Keep your spine and shoulders strong and pain-free with these four simple moves.
If there’s one thing your exercise routine needs more of, it’s upper-back work.
Fitness professionals commonly recommend that more than 50 percent of your training focus on the many muscles that make up your upper back. Why? Because that’s what it takes to counteract the effects of everything you’re doing outside of your upper-back workouts, explains Franco Calabrese, D.P.T., a physical therapist with React Physical Therapy in Chicago.
That includes hunching over your computer or phone, sitting with poor posture for long periods of time, or even going to town on chest-dominant exercises like pushups that, when not balanced with back exercises, can exacerbate strength imbalances between your front and back sides.
“The upper back contains a lot of muscles that are smaller in size and therefore often overlooked,” Calabrese says. “By focusing a little more on these smaller muscle groups, we can keep the shoulders and spine healthy and strong for longer.”
Why Upper-Back Strength Is So Important
Your back muscles act on the spine just like tension wires on a massive crane, explains Saad Chaudhary, M.D., an orthopedic spine surgeon at the Mount Sinai Health System.
They support the crane, keep it in proper alignment, and are responsible for much of its strength. Without the tension wires, everything goes amok, he says.
Over time, without proper strength of the muscles surrounding your spine, it easily falls with gravity, aging discs wear down, and nerves can even become pinched, Dr. Chaudhary says. That partly explains why the majority of adults will experience back pain at some point in their lives.
That’s where this simple workout plan comes in. “Exercise is the best preventative measure we have to combat spinal issues,” Dr. Chaudhary says.
How to Do the Upper-Back Workout
The key to all of these exercises is performing them slowly and under control. Choose a pair of dumbbells that allows you to perform all reps with proper form.
You may need to select two pairs: one light and one heavier. You should feel the exercises working, but they shouldn’t be a struggle. If you ever feel your form breaking down, consider using lighter weights for that exercise, or only perform two sets instead of three.
Do all sets of each exercise before moving to the next, resting for 30 to 60 seconds between each. For best results, perform the full workout two to three times per week. You can also sprinkle the exercises throughout your day to break up time spent sitting or performing other forward-oriented activities.
Ready to get started? Here’s how to perform each movement. As always, safety is key. The exercises here may be different or more advanced than those you’ll experience in a SilverSneakers class. If you have a chronic condition (including osteoporosis), balance issues, or injuries, talk to your doctor about how you can exercise safely.
Exercise #1: Shoulder Squeeze
Do 3 sets of 10 to 15 reps
Stand tall with feet hip-width apart. While pulling your elbows back and down, squeeze your shoulder blades together. Imagine you’re squeezing a lemon between your shoulder blades. Pause, then release. That’s one rep. Complete a total of three sets of 10 to 15 reps, resting for 30 to 60 seconds between sets.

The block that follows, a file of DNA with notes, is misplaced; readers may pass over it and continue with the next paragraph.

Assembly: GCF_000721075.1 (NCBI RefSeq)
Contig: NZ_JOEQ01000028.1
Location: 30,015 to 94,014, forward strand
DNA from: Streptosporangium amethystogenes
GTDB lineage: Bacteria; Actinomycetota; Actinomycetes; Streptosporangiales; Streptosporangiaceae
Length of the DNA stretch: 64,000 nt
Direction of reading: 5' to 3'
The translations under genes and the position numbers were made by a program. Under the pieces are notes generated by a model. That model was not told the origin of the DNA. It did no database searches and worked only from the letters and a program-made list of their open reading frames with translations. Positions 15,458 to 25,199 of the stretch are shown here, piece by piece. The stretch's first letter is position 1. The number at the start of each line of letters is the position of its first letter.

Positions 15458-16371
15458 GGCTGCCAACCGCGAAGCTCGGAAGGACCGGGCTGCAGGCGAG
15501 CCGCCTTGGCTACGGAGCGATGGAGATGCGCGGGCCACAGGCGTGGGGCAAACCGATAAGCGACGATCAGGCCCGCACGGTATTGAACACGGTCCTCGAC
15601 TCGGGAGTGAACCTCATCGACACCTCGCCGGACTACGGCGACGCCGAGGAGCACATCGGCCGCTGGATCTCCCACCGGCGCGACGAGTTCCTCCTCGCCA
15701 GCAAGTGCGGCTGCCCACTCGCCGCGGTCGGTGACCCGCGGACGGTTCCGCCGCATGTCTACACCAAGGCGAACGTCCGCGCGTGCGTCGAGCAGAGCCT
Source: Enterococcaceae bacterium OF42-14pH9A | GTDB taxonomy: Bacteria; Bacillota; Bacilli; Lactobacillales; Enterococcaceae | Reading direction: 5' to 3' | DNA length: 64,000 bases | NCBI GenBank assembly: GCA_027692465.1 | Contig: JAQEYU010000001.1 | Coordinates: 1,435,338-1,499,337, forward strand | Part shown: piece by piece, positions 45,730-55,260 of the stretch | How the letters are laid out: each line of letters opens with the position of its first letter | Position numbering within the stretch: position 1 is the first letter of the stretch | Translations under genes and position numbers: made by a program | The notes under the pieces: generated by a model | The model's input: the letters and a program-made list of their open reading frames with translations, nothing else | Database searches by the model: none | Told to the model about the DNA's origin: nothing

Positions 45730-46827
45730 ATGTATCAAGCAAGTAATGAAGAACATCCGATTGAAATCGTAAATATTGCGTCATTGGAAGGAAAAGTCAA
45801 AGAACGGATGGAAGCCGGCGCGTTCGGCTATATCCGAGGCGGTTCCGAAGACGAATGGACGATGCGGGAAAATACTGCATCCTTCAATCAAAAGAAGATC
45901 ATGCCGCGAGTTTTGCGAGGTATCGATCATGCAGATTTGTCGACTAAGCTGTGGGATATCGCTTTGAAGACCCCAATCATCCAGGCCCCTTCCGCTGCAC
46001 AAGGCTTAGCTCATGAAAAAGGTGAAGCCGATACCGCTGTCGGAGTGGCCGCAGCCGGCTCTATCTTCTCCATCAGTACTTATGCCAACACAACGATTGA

Exercise #2: Bent-Over Row
Do 3 sets of 8 to 10 reps
Grab a pair of dumbbells, and stand tall with your feet shoulder-width apart. Pushing your hips back and allowing your knees to bend slightly, lower your torso until it’s almost parallel with the floor. Let the dumbbells hang at arm’s length from your shoulders, palms facing in.
From here, squeeze your shoulder blades together as you bend your elbows and pull the dumbbells up to the sides of your torso. Pause, then slowly lower the dumbbells to return to the starting position. That’s one rep. Perform three sets of eight to 10 reps, resting for 30 to 60 seconds between sets.
Exercise #3: Standing Arm Lifts
Do 3 sets of 5 to 6 reps
Start in a hip hinge position, with your feet hip-width apart, knees slightly bent, and torso at a 45-degree angle. Brace your core to stabilize your spine, and pull your shoulders down and back.
With palms facing down, extend your arms from your shoulders to form a Y. Next, bend your elbows and pull them back so your arms form a goalpost. Next, keeping your upper arms steady, straighten your arms to make a T. Finally, keeping your arms straight, squeeze your shoulder blades and gently push your arms back. Perform three sets of five to six reps, resting for 30 to 60 seconds between sets.
Make it easier: If you have flexibility challenges, do just the first three positions (Y, goalpost, T). Focus on good form and squeezing your shoulder blades.
Exercise #4: Internal and External Shoulder Rotation
Do 3 sets of 12 to 15 reps per side
Grab a light dumbbell in your right hand, and stand with your feet hip-width apart. With your arm bent about 90 degrees, position your right elbow on the right side of your torso. You should feel gentle contact.
Making sure your elbow stays in contact with your side, rotate your right arm across the front of your body. Pause, then slowly rotate your arm out as far as you comfortably can. That’s one rep.
Focus on initiating the rotation from your shoulder, not your wrist or elbow. Perform three sets of 12 to 15 reps per side, resting for 30 to 60 seconds between sets.
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